Around the release of Neerja, we caught up with Shabana Azmi and Sonam Kapoor for a quick conversation about their film, their journey in the industry and more! Here are the excerpts:
Sonam, this is your first biopic where you play a titular role/solo lead. How different or difficult was the experience compared to your previous films?
Sonam Kapoor: In a non-biopic, where you’re creating a character, there is a certain image of the character in the director’s or writer’s head. There are no pre-conceived notions. It’s a creative process. But when you’re doing a biopic, there are already some set, pre-conceived notions about the person or the character in the family’s mind. You just need to live up to the expectations. That, I think, is the main difference. The easy part, though, is all the work is already done for you. There’s a backstory, and the needs or demands of the character are all etched out. You just have to capture the essence so perfectly that you match the image of the character that already exists.
How different would things have been if Neerja was made back when this incident happened?
Shabana Azmi: I think when something so huge happens it’s important to create a distance, between the event and actually filming it, to be able to capture the spirit of an incident because it is not about capturing the factual details to the T, but about resurrecting that character which seems to have slipped into oblivion. Emotionally, for the family it would have been completely impossible to do it. I don’t think they would have ever agreed to give the rights. In fact, it’s known that several producers did approach them in the past and each time they said a “No.” I think it’s much better that it has happened now.
In your long and substantial career, you’ve worked with the most talented directors, Shabana Azmi ji. What difference do you see in the way things or the industry functioned then vs now?
Shabana Azmi: I think this is a very happy time for Hindi films. All kinds of films are being made, from the typical ‘masala’ catering to the lowest common denominator, to a film like a ‘Masaan‘ to something like ‘Zindagi Na Milegi Dobara.’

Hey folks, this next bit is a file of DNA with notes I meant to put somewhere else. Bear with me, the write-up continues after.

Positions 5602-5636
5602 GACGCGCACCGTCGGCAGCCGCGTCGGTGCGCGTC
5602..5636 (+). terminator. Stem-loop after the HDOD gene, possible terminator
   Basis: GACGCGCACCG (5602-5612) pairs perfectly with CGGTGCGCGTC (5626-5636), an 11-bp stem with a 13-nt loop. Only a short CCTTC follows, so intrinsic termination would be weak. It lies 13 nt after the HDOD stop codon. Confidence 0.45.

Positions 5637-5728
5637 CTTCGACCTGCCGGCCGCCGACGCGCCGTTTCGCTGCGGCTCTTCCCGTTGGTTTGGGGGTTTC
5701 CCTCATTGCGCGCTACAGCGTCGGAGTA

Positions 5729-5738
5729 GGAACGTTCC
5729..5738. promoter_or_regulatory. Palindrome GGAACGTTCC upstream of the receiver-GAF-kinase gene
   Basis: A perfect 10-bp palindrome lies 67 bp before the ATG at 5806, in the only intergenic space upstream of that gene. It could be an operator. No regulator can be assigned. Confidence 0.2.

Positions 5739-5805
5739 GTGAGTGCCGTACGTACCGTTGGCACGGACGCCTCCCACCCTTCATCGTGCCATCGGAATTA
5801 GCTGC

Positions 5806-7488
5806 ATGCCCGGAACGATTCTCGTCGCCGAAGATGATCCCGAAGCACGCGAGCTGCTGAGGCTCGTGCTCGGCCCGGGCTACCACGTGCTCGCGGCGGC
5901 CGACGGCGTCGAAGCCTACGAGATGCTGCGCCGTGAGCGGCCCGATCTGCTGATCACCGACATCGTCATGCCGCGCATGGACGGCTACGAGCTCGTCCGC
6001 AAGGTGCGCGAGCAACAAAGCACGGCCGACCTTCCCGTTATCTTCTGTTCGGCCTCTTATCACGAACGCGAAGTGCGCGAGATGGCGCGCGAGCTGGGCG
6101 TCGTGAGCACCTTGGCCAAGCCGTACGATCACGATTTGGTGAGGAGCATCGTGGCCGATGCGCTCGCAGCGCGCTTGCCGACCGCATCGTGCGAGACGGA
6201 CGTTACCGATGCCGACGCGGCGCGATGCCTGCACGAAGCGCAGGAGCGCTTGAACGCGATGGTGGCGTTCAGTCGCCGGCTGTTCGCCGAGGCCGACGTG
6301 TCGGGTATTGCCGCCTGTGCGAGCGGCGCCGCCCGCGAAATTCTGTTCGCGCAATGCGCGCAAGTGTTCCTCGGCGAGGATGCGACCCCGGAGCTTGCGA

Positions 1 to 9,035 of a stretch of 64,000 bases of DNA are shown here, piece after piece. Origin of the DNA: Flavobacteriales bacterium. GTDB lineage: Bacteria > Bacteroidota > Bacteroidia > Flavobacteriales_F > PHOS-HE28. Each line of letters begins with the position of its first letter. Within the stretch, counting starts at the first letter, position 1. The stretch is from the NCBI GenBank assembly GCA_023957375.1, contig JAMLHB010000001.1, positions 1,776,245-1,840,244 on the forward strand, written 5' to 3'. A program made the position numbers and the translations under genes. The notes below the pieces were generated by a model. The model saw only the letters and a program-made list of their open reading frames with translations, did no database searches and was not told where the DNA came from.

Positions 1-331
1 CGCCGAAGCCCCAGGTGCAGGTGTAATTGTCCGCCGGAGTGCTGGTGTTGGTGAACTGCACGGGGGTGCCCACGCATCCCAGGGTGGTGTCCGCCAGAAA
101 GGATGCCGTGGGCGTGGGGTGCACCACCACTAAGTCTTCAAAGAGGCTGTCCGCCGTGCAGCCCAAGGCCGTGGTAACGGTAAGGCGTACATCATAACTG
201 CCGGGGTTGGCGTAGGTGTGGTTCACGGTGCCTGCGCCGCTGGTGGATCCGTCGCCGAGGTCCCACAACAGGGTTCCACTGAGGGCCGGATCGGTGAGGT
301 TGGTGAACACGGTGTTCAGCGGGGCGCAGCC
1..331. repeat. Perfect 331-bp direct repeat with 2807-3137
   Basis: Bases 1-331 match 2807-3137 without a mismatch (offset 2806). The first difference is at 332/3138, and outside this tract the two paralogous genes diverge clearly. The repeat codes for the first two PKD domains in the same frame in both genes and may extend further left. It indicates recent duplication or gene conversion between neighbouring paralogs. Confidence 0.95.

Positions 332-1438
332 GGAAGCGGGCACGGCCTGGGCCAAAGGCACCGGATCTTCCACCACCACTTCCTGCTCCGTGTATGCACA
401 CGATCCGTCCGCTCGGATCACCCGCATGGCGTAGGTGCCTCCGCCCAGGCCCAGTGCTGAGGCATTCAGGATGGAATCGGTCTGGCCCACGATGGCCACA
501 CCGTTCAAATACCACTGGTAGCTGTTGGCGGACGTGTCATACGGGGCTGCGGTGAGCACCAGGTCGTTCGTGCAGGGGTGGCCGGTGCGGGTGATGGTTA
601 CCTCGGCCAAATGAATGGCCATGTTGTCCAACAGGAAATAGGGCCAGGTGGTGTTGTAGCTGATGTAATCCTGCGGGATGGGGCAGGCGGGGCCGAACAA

So the audience is also opening up to all kind of content…
Shabana Azmi: Absolutely. All kinds of films are being embraced. They’re also now getting more choices. I was always uncomfortable with people who were open to only certain kind of cinema. I was probably one of the first people who decided that I would work in both mainstream and parallel cinema. At that time people used to be skeptical and would tell me you’re trying to ride in both boats and likely to sink. Fortunately, that didn’t happen.
Another and the most remarkable change that has come about is actors doing only one film at a time. Back then, we were making 12 films at a time (except in art cinema, where we we worked on a single film at a stretch. I was also working in Hollywood, where they would make one film at a time). but in mainstream cinema, you could leave a scene incomplete and pick it up one and a half years later, when you no longer looked the same, your hair didn’t look the same, you no longer felt the same. So how do you catch that exact sur? And it was not even demanded of you. What was demanded in Hindi cinema was an alternative reality – the alternative reality of films. It’s very interesting ki hamari heroines ke surnames nahi hote the (our heroines were not known by their surnames). She would be called Miss Neeta, not Ms Neeta Mehta or Neeta Rastogi. That’s because it’s an alternative world that Hindi cinema inhabited in which you never wanted to locate a character/person in a particular state or in a particular place for the fear of her/him not being accepted. For instance, if an actress came from Assam, people in Chennai probably might not be interested in looking at her. So mainstream cinema used to whitewash all the details while parallel cinema did the exact opposite. There was such a sharp difference. Today, that is a disappearing. So even in a ‘Piku,’ you still have Amitabh Bachchan speaking with a Bengali accent. Earlier, you wouldn’t really think of it that way. It wasn’t even required of you as an actor. Today, the demands and expectations of the audience has also sharpened because we’re doing one film at a time and can give it a lot of focus.
So on one hand, there’s this whole evolution of the audience that we talk about. But you’ve also done experimental films in the past. Given our current political climate and the times we live in, do you think there is a limitation to do only certain kind of cinema? Would a film like ‘Fire’ be even possible to make today?
Shabana Azmi: What was remarkable about ‘Fire,’ was that the Board of Film Certification did something quite amazing. They had passed the film without any cuts. The film released on theaters and ran for three days, and then Shiv Sena guys said it’s anti-Indian. So it played in theaters and was pulled off later. Now the I&B Ministry re-referred it to the Censor Board and the Board again passed the film without a single cut, with an adult certificate. That was an unprecedented step. I have to give them credit in that particular case where they showed a lot of maturity. What was also very powerful was that the civil society came out in various forms and said “we’re not going to have a political party dictate to us what we can see or can’t.” The only rightful authority is the film certification and they had cleared it.
Today, however, an atmosphere is being built up where any voice of dissent or anything that can be considered controversial is being stifled, so much that no one should even dare to say anything that challenges the status quo.